Post # 1
I’m so excited because I found a venue! I know it’s still pretty early, but venues book up fast here, so I wanted to know what I was looking for. I will book it in June, giving myself 14 months to get everything together.
It’s run by a Ukrainian family, who were so nice and helpful to me on the phone. The cost of the venue is included in the catering (all Ukrainian food! Perogies, kubasa, etc yum!)
For the bar, they have bartenders, as well as all the mix. I need to get a liquor permit for the venue though as well as supply all the alcohol. I can set the price for drinks though (he said they charge a min of 2.25, but I can charge a little more to make profit). My question is – has anyone supplied liqour for their party and can give me some tips??
I am having about 119 people, minus the kids it’ll be around 110. I would have 2 bottles of free wine on the tables (red and white), free champagne for head table, but for the bar I was thinking I would get a keg or 2 of beer, more wine, and vodka and rum. How many bottles would be appropriate? I heard somewhere that a litre of vodka/rum yields about 34 shots. Anyone have experience with this?
Post # 3
There are lots of tools out there that tell you how much booze you should buy per number of guests – a quick google search should turn up some answers!
While I know cash bars are generally the norm in Canada, I would never try to make a profit off my wedding so I definitely suggest charging the bare minimum.
Post # 4
A shot is typically 1.5 oz in the US and 1 liter = 33.814 fluid oz, so more like 22 shots. I don’t know what it’s like in Canada but here you typically can find “handles” or 1.75 L bottles that are nearly always the best deal. Drink recipes typically use 1.5 to 2 oz of the main liquor, plus liqueur and juice/soda. So you’d get about 18-22 drinks out of 1 liter
I would recommend coming up with several signature drinks that use the liquors you’re purchasing (vodka and rum) so that people don’t get the idea that it’s a full bar- if they come up to order whatever their favorite drink is and realize you have no gin, tequila, whiskey, liqueurs, brandy/cognac, etc, they might be taken aback. It would be better to point out that you’re offering a Coopsie-tini and a Mr.Coopsie daiquiri (lol, or whatever) rather than have people wonder why you only have two types of liquor.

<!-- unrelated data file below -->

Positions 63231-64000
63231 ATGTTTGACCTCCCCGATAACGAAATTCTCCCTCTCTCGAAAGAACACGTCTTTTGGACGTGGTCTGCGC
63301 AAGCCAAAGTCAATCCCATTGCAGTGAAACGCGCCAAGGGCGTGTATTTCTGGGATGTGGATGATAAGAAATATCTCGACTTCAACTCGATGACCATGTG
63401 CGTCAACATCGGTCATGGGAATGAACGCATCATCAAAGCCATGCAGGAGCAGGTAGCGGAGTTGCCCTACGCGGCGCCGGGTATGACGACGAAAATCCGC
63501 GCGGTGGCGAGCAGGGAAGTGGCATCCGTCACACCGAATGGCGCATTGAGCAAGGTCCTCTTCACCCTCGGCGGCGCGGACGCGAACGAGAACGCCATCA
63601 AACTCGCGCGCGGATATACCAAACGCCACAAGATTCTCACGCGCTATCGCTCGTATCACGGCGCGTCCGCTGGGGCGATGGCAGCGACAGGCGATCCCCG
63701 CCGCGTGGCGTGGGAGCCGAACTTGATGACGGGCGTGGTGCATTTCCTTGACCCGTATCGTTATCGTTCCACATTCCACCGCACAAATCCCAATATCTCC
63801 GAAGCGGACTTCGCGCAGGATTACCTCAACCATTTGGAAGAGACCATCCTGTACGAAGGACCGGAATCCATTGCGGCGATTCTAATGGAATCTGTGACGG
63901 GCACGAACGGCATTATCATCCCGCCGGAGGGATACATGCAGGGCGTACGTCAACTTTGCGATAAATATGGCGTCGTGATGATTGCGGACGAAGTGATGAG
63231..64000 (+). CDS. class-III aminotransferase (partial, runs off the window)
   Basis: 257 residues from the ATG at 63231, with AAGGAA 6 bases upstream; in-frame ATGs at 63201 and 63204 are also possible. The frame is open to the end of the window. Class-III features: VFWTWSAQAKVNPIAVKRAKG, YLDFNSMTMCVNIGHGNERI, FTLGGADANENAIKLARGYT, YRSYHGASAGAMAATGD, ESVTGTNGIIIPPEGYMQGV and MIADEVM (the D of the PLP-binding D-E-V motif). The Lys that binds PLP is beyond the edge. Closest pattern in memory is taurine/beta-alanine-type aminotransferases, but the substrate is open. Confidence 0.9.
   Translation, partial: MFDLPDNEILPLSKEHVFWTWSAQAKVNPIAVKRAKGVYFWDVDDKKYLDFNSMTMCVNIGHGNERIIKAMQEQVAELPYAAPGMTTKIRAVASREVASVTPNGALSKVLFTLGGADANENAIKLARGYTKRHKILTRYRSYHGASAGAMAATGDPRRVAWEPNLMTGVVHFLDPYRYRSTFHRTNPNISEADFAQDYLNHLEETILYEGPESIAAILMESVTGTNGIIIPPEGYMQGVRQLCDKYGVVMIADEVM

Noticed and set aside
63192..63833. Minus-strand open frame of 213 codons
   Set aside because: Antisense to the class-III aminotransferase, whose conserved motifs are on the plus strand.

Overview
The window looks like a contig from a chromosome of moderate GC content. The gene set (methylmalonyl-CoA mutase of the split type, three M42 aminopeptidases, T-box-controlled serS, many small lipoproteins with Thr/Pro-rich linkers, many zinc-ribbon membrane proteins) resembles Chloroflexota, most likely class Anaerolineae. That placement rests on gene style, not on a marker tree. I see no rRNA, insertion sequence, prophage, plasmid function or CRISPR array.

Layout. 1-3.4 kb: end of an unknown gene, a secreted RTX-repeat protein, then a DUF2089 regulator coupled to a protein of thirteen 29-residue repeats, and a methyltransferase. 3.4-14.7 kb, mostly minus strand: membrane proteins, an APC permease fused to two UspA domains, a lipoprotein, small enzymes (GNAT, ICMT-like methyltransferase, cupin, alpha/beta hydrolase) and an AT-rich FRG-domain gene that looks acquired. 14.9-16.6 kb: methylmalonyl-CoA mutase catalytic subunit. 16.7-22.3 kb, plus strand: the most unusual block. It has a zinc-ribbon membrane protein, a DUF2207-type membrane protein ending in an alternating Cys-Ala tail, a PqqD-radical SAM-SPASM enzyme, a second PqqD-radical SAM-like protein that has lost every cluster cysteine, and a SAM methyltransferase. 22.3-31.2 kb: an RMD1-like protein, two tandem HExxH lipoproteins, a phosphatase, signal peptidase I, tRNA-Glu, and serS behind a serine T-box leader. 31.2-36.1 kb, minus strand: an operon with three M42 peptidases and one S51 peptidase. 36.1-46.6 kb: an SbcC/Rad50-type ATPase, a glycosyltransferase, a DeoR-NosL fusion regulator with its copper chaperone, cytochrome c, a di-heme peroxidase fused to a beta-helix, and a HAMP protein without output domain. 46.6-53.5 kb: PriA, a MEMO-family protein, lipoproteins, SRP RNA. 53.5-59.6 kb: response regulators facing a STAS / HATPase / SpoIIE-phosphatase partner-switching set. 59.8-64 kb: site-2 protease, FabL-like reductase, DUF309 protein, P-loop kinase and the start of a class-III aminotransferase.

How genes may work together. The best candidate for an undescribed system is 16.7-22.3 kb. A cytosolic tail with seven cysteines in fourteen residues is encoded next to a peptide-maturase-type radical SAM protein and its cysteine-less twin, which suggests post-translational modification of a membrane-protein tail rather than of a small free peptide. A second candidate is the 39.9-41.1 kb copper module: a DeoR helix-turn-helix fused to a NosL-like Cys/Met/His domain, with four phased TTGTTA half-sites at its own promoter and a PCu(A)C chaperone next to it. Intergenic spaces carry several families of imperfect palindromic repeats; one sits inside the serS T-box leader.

Post # 5
@kgirl91: Thank you, this is incredibly helpful! I should also clarify when I said ‘profit’, I don’t actually care if I do or not. I want my guests to have a great time. I just wasn’t sure the right/proper way to go about it – obviously the cheaper the drink, the happier the guest! Which is great!
Can’t you tell I’m not a big drinker?? Helps to know drinks call for 1.5-2 oz. I will definitely make up a drink menu chart or something so guests can know what their options are. We have to have minimal options simply because…we’re poor. But we still want everyone to have a wonderful time. I really love the idea of the Coopsie specials, so cute!
Post # 6
I used this website for my alcohol buying:
Here in PA, we have liquor stores (since we are stuck living in, like, 1875) so it was nice to get to ask the employees what amounts they recommend of each wine, mixer, etc. You might even want to ask the venue director or the bartenders they will be providing. If they’ve done weddings before, they should be able to give you some good guidelines.
Post # 7
@Coopsie: I dont personally have experience, but a lot of my friends did the twoonie bar or cash bar thing. They said they just used the online tools- they all gave about the same estimate. You basically calculate number of heavy drinkers, non drinkers, etc. Then based on what they tell you, you tweak it for your family.
Now, Im not sure if it’s the norm but one of my close friends told me that at the end of the night, they were only “short” $20 after they had paid for all alcohol, and mixes. They had a twoonie bar. So we’re doing the same, and anticipating having to pay for the mixes. The $2 typically covers the alcohol cost.
Also remember, any left over unopened bottles can just go back to the LCBO, so I figure better too much than to run out. Because you have to pay a premium with the permit, be sure you tell the bartenders not to open a new case of anything until one is completely gone. (mind you most should know this!).